UND's Homecoming Week 2017 (Oct. 4-7) is just around the corner, and as always the SMHS has partnered with the UND Alumni Association and Foundation on many of the week's events. A website providing more details and online registration options for all events can be found here. Unless otherwise noted, SMHS-related events will be held at the new SMHS building, 1301 N Columbia Rd., Grand Forks, N.D. Events include:
New Building Tours
The Office of Alumni and Community Relations will provide tours of the new SMHS building from 1 p.m. to 3 p.m. on Friday, Oct. 6. Tours of the new facility start in the main floor lobby and can be arranged here.
Physical Therapy Alumni Reception
A reception for alumni, faculty, and staff connected to the School's Physical Therapy Department will be held from 2 p.m. to 4 p.m. in the SMHS Therapy Lab (room E312, third floor) on Friday, Oct. 6. The Physical Therapy program is celebrating its 50th anniversary this fall. Register for the reception here.
Continuing Education Symposium
Held in the new SMHS building from 8:30 a.m. to 11:30 a.m. on Friday, Oct. 6, the Continuing Education Symposium will focus on Pain Management with medical marijuana and opioid abuse receiving special emphasis. Business attire suggested. To register, go here or contact Kristen Peterson at 701.777.4305 or kristen.peterson@med.UND.edu.
An SMHS Homecoming banquet will be held from 5 p.m. to 9 p.m. on Friday, Oct. 6 at the Grand Forks Hilton Garden Inn, located at 4301 James Ray Drive. Due to limited seating, RSVP is required for the banquet, which will be in the hotel's Buchli/Bahl Banquet Room. Business attire suggested. For more information or to RSVP, go here or contact Kristen Peterson at 701.777.4305 or kristen.peterson@med.UND.edu.
2017 Homecoming Parade
And don't forget to attend the Homecoming Parade, which starts at 10 a.m. on Saturday, Oct. 7. The parade route follows University Avenue within the UND campus. To enter a float in the parade, see the registration form here.
The UND SMHS is a member of the Great Plains IDeA-CTR Network, which will hold its inaugural scientific meeting on Oct. 23–24, 2017, at the University of Nebraska Medical Center's Truhlsen Event Center in Omaha.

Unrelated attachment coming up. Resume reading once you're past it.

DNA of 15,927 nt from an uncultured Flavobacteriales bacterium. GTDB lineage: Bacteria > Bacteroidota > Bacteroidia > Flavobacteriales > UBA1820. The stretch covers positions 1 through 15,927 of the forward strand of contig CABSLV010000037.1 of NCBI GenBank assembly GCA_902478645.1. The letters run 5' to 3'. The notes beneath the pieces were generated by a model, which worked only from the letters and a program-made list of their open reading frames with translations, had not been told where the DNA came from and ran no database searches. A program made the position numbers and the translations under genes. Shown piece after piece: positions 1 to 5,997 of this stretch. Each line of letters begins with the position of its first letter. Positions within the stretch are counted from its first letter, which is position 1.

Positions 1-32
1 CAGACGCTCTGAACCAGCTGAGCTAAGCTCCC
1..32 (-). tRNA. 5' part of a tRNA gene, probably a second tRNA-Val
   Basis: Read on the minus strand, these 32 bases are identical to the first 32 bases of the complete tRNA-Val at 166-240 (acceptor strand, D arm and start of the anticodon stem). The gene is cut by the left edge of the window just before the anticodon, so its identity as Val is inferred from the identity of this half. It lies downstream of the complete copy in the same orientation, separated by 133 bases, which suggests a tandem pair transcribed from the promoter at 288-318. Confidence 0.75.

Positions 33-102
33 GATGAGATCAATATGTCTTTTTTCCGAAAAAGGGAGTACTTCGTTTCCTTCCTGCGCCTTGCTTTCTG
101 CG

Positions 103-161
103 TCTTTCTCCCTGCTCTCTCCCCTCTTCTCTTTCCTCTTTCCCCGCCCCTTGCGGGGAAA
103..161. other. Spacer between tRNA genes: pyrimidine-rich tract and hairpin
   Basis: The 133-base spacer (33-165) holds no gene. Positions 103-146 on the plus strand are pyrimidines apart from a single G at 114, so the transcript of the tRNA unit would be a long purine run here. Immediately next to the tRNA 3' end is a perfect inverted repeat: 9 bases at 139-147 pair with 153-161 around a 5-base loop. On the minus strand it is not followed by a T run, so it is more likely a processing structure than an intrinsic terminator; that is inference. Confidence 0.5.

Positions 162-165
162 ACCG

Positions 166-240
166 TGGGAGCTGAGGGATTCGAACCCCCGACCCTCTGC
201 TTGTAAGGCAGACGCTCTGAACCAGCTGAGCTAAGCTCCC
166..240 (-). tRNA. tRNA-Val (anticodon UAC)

The Great Plains IDeA-CTR Network was created by a $20 million grant from the National Institutes of Health to the University of Nebraska Medical Center in Omaha (UNMC), the largest grant ever in the center’s history. Funding is provided through the Institutional Development Award (IDeA) program and the NIH’s National Institute of General Medical Studies. It will focus on developing early career researchers into independent scientists and increasing the infrastructure and other resources needed to support clinical/translational research (CTR) around the region.
Jonathan D. Geiger, Chester Fritz Distinguished Professor in the Department of Biomedical Sciences at the UND School of Medicine and Health Sciences, serves on the leadership team.
In addition to UNMC, the Nebraska institutions involved in the network include the University of Nebraska-Lincoln, University of Nebraska at Omaha, University of Nebraska at Kearney, and Boys Town National Research Hospital. Other participants are the University of North Dakota, North Dakota State University, the University of Kansas Medical Center, and the University of South Dakota.
The program will highlight presentations on clinical and translational research and resources, team science, community engagement activities, a mock study review panel, and more!
In conjunction with the annual meeting of the Association of American Medical Colleges, a reception will be held for University of North Dakota and University of South Dakota alumni on Saturday, November 4, 2017, in Boston, Mass. The reception will be held from 6:30 p.m. to 7:30 p.m. in the Dartmouth Room of Boston Marriott Copley Place, 110 Huntington Ave., in Boston, Mass.